Wednesday, 5 August 2020

The Wind-Up Bird Chronicle by Haruki Murakami Book Review!

Hi Readers! I read my FIFTH Murakami book recently & it has only made me more confused as to whether I like his writing or not. I obviously did some research & came to the conclusion that I only like his books which have MAGICAL REALISM (Kafka on the Shore, A Wild Sheep Chase, After Dark) in it as opposed to a melancholy love story (Norwegian Wood) or psychological fiction like in The Wind-Up Bird Chronicle. I had planned to read this book since some time now, mainly because I wanted to read more books written by Murakami & also because this book fits into the category of ‘a book published the year I was born (1994)’ from my Reading Challenge. So, here goes a LONG & CRITICAL book review for The Wind-Up Bird Chronicle.


The book is divided into three books namely; The Thieving Magpie, Bird as Prophet, The Birdcatcher. I wish I could write an introduction for you, but this book is beyond bizarre, so here’s the blurb from Goodreads.

“In a Tokyo suburb a young man named Toru Okada searches for his wife's missing cat. Soon he finds himself looking for his wife as well in a netherworld that lies beneath the placid surface of Tokyo. As these searches intersect, Okada encounters a bizarre group of allies and antagonists: a psychic prostitute; a malevolent yet mediagenic politician; a cheerfully morbid sixteen-year-old-girl; and an aging war veteran who has been permanently changed by the hideous things he witnessed during Japan's forgotten campaign in Manchuria.”


This book is filled with many characters, but our main character is the miserable Toru Okada who is unemployed & has the emotional range of a teaspoon. We are with him for 607 pages & yet he feels so distant & unreal. There are books where a flawed main character works if applied correctly, but that was not the case here. Toru's character is so devoid of life. In the beginning he comes off as a kind & caring husband. But soon it becomes clear that he is just a self-involved person who doesn't even know anything either about himself or anyone else. He has no beliefs or thoughts or opinions of his own barring a few standard ones repeated in the novel.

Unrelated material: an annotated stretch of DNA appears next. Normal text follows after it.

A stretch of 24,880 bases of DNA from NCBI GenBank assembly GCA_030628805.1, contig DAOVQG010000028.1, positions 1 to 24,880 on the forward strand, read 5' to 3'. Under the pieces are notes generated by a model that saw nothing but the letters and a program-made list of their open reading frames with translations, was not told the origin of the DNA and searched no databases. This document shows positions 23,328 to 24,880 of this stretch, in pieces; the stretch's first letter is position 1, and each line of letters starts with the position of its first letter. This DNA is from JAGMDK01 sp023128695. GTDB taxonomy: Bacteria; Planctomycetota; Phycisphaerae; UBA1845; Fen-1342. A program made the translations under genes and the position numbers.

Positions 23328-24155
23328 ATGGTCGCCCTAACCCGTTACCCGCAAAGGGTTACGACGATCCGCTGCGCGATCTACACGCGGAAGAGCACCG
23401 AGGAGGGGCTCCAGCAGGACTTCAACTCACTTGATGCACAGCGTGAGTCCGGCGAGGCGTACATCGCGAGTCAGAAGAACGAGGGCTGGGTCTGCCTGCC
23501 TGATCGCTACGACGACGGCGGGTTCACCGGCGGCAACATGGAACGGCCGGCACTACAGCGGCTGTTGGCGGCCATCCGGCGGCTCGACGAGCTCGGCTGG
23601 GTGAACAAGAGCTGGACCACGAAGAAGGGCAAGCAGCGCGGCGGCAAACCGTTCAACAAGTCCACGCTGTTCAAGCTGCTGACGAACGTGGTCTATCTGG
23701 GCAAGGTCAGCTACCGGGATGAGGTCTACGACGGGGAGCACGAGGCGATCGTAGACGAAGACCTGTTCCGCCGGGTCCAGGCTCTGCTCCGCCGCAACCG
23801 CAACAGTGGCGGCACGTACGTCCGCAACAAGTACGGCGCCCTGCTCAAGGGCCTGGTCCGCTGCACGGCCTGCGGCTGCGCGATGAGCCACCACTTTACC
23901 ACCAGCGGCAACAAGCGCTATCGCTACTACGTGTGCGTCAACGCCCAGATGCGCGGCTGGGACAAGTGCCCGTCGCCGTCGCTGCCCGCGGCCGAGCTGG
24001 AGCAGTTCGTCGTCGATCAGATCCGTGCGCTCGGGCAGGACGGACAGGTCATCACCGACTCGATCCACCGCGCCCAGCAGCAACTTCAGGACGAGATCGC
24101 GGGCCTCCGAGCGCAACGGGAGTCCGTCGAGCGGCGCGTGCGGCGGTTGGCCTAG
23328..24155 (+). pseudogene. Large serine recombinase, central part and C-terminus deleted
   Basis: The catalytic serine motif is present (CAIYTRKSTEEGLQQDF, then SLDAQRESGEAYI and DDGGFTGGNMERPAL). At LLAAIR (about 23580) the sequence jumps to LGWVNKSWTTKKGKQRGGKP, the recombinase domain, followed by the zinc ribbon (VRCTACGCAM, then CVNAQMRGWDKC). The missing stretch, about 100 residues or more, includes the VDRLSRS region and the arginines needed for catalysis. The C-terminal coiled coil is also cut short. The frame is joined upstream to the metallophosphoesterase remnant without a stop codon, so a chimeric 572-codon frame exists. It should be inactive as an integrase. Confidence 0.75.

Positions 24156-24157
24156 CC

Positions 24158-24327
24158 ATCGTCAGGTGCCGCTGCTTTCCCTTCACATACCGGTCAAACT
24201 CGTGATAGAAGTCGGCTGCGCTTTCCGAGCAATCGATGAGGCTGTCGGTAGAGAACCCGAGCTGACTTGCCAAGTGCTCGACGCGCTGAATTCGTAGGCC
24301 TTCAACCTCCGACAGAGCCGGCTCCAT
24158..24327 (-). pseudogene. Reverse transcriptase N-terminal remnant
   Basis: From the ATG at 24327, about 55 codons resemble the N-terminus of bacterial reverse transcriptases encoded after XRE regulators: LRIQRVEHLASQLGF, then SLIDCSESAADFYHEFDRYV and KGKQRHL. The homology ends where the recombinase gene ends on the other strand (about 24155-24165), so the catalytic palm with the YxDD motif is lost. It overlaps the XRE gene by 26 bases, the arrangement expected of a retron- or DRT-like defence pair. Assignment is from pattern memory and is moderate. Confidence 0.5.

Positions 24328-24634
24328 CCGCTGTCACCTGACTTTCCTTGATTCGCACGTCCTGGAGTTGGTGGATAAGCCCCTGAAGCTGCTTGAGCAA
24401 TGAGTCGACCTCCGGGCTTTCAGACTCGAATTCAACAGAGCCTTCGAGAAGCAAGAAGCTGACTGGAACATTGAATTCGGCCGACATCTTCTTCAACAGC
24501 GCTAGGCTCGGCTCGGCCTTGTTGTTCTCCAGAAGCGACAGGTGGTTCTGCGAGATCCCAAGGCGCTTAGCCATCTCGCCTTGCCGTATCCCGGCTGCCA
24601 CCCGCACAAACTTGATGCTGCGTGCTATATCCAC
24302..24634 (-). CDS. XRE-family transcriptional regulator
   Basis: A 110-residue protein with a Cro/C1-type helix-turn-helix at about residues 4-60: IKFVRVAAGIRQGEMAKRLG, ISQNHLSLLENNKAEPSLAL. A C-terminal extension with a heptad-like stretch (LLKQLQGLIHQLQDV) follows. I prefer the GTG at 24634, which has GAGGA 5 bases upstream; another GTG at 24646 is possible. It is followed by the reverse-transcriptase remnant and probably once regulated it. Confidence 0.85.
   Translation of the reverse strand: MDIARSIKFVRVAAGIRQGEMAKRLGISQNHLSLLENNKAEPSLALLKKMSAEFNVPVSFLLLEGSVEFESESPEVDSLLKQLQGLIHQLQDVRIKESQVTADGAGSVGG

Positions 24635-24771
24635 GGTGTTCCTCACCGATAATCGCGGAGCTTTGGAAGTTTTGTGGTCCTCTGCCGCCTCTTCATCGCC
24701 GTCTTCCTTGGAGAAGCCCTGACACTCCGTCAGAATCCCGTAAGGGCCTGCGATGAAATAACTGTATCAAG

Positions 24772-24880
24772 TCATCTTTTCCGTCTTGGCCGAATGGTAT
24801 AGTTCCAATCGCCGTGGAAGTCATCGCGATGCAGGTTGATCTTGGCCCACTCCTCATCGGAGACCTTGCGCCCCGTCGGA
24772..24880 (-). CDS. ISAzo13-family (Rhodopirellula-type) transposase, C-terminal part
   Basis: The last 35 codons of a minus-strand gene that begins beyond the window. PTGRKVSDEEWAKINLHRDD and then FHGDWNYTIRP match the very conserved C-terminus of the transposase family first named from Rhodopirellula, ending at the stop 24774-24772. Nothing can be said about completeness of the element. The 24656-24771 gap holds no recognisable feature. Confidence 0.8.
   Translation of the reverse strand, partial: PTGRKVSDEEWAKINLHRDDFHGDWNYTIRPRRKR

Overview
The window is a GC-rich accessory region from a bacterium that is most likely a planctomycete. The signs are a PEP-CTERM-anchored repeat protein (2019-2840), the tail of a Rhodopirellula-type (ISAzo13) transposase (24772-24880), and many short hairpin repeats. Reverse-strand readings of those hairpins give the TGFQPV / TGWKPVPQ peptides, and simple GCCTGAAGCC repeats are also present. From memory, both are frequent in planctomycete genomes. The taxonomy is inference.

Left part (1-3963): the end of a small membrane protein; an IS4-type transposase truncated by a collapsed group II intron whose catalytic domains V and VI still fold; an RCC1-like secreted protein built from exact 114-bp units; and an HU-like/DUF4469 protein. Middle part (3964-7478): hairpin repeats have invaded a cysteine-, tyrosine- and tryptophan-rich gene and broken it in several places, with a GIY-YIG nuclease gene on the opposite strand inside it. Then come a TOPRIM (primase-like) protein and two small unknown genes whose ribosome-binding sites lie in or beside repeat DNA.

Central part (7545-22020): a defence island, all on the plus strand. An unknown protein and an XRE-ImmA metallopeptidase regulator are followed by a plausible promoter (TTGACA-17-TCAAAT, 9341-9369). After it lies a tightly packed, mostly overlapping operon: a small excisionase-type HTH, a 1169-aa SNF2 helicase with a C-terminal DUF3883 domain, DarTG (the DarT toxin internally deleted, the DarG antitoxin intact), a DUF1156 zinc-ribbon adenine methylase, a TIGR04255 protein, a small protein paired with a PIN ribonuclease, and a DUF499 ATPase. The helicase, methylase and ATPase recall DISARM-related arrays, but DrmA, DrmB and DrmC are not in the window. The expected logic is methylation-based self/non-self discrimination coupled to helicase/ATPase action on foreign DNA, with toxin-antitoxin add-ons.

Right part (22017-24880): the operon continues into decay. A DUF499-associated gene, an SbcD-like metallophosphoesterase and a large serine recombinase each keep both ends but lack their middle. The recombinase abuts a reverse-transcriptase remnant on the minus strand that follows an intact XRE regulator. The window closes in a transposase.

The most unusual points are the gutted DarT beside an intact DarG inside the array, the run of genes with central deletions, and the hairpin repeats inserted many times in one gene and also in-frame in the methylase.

Some other characters are Kumiko, Toru’s wife who leaves him. Kumiko’s elder brother is Noboru Wataya who is an economist on the path to become a politician. Some weird characters are the sisters Malta Kano & Creta Kano, both of whom possess some supernatural powers. There’s also the sixteen-year old girl who lives in Toru’s neighbourhood, May Kasahara. She is the only somewhat normal person in the entire story. Then in Book 3, we are introduced to another odd duo of mother & son – Nutmeg Akasaka & Cinnamon Akasaka, who also possess powers. There’s also Lieutenant Mamiya who comes & goes in the book as he pleases only to tell his stories about World War II.

I hoped that the similarities between all their stories would finally CONNECT somewhere, but it never does which is highly frustrating.


There was a line in the book toward the end which really is the gist of the whole book-

“Everything was intertwined, with the complexity of a three-dimensional puzzle – a puzzle in which truth was not necessarily fact and fact not necessarily truth.”

Basically, anything could be true & anything could be a fact, which goes with my theory of everything being COMPLETELY RANDOM & OPEN TO THE READER’S INTERPRETATION. Now, I’m all open for reader’s interpretation in scenarios where I have to guess if the girl chooses person A or person B or where I have to decide if the killer is person A or person B. But, in this random book, there are not only infinite probabilities of answers but also a whole set of infinite probabilities of questions. What is the reader supposed to make of that? This is just one of the many reasons why I hated this novel.